Can biophysically inspired features improve neural network-based speech enhancement?
Recent advances in neural network (NN)-based speech enhancement schemes outperform most of the conventional techniques and are less sensitive to the increase in input dimensionality and correlation between features. However, the performance of the state-of-the-art speech enhancement systems in adverse noisy conditions such as negative signal-to-noise ratios (SNRs) and unseen noise conditions has not been extensively studied. In addition, the performance of these systems is still far from that of humans especially in such difficult noisy conditions. Therefore, there is a growing interest in feature-related research that focuses on applying our knowledge about human auditory processing into the NN framework.
This work investigates the use of various biophysically inspired cochlear models as input to a NN for speech enhancement in adverse and unseen noise conditions. The various cochlear models investigated are Mel frequency spectral coefficients (FBANK), gammatone energies (GT), dynamic-compressive gammachirp (DCGC), dual resonance nonlinear filterbank (DRNL), cascade of asymmetric resonators with fast acting compression (CARFAC) and non-linear transmission-line (TL) model. The DNN setting is comprised of 3 hidden layers with sigmoid activations. The NNs are trained such that they minimize the mean square error between the NN output and the desired mask for optimal noise suppression.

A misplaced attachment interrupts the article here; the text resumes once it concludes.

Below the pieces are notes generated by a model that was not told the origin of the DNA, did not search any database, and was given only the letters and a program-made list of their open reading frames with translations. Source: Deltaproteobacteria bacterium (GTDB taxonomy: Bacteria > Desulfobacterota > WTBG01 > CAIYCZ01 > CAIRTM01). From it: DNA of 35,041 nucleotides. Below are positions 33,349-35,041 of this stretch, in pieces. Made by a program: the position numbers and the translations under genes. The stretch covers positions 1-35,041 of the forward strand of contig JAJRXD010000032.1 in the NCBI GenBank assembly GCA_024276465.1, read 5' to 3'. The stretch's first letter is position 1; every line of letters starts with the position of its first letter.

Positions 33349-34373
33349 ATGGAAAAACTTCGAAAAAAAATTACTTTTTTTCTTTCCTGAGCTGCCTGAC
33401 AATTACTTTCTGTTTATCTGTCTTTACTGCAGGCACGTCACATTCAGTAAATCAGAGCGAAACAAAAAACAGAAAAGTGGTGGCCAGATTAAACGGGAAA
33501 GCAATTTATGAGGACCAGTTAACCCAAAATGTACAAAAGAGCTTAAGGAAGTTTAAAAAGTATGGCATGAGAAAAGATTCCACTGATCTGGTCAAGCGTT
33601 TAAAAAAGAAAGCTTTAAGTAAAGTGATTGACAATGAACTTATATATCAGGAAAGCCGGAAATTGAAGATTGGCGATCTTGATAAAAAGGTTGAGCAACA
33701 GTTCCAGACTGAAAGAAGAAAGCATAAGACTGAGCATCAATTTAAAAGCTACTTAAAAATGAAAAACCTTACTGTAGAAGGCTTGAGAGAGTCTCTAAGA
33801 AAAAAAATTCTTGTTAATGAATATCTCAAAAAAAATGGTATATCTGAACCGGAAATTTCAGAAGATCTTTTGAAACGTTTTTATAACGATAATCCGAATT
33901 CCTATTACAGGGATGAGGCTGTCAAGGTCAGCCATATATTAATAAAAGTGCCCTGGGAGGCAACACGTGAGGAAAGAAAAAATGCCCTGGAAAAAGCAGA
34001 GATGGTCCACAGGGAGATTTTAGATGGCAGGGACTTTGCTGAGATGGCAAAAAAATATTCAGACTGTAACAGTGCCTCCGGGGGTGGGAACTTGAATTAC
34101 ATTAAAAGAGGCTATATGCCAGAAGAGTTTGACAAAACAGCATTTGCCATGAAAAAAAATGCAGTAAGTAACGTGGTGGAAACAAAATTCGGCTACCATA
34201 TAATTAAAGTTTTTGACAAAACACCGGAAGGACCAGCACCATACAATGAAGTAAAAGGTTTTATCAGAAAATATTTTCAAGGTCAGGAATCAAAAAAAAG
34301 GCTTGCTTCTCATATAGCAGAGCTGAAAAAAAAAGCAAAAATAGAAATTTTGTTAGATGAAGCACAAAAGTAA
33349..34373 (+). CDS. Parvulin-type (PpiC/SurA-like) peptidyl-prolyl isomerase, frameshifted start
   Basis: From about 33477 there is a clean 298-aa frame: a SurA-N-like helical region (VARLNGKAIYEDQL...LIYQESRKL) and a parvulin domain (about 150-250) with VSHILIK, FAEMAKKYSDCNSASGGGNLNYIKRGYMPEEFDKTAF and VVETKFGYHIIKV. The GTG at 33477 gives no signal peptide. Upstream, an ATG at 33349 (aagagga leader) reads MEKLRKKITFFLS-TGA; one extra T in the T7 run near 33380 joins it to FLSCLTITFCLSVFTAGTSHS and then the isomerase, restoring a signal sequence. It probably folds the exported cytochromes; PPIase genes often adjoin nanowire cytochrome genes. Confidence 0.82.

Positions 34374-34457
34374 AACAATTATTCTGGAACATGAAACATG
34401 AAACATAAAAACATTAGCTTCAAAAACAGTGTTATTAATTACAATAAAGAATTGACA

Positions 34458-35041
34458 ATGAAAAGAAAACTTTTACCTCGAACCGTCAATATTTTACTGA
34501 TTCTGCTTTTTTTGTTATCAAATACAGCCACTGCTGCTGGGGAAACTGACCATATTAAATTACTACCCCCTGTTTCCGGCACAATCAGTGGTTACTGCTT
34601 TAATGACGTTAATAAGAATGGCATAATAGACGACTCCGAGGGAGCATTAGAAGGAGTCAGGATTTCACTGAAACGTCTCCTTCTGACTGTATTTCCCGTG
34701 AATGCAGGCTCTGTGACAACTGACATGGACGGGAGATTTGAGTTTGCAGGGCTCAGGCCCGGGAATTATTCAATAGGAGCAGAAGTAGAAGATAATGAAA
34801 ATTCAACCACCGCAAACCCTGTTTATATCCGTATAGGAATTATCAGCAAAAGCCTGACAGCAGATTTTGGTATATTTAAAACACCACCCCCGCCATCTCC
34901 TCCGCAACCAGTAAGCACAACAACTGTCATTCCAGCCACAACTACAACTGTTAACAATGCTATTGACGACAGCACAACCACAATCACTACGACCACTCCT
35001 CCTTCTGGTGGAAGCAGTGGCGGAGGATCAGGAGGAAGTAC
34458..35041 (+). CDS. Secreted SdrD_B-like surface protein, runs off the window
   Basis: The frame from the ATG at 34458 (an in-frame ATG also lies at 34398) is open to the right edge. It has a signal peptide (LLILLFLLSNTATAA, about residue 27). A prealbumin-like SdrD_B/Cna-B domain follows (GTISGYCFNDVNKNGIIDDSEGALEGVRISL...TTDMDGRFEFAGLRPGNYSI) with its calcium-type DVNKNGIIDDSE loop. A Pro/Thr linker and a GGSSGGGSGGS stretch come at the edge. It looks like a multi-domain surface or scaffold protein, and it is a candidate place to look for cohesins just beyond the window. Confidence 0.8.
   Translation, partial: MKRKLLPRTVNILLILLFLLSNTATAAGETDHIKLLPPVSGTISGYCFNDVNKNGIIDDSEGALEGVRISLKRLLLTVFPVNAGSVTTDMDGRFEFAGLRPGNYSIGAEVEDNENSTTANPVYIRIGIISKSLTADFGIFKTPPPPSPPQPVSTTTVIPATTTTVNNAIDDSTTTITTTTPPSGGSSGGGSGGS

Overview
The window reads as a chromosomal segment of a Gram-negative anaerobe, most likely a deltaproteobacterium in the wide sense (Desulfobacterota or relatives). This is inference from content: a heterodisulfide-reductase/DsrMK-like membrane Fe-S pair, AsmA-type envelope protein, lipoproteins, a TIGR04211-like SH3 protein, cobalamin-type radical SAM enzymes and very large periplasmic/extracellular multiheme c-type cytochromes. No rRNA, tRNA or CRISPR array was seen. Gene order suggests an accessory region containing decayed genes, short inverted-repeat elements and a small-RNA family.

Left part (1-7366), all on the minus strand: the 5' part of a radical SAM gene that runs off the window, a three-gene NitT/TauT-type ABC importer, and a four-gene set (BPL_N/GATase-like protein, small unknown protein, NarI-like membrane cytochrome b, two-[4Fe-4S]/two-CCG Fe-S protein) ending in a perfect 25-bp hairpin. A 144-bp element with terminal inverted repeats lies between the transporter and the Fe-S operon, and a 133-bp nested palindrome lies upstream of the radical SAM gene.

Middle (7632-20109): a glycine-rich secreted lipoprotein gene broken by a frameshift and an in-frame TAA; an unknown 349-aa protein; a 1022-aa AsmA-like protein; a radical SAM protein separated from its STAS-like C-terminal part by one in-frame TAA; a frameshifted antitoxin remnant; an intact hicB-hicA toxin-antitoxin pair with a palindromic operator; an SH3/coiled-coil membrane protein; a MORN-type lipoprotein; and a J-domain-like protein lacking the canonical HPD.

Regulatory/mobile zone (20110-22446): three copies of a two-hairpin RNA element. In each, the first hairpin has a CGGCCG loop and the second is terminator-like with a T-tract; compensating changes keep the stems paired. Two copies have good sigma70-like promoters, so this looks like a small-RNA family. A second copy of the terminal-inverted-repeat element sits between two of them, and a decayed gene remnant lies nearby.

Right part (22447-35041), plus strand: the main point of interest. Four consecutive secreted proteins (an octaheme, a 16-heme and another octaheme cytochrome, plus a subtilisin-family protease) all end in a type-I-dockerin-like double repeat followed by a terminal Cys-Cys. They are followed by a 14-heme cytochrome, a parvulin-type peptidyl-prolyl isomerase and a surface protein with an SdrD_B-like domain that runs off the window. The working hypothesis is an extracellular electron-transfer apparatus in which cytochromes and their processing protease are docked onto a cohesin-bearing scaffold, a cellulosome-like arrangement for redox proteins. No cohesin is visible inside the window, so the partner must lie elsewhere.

The NNs are trained using noisy speech containing babble noise with positive signal-to-noise ratios (SNRs) and are evaluated using noisy speech containing babble and ICRA noise types with negative SNRs. The quality of noise suppression is evaluated using various objective measures such as short-time objective intelligibility measure (STOI), cepstral distance (CD), log-likelihood ratio (LLR) and segmental SNR (segSNR).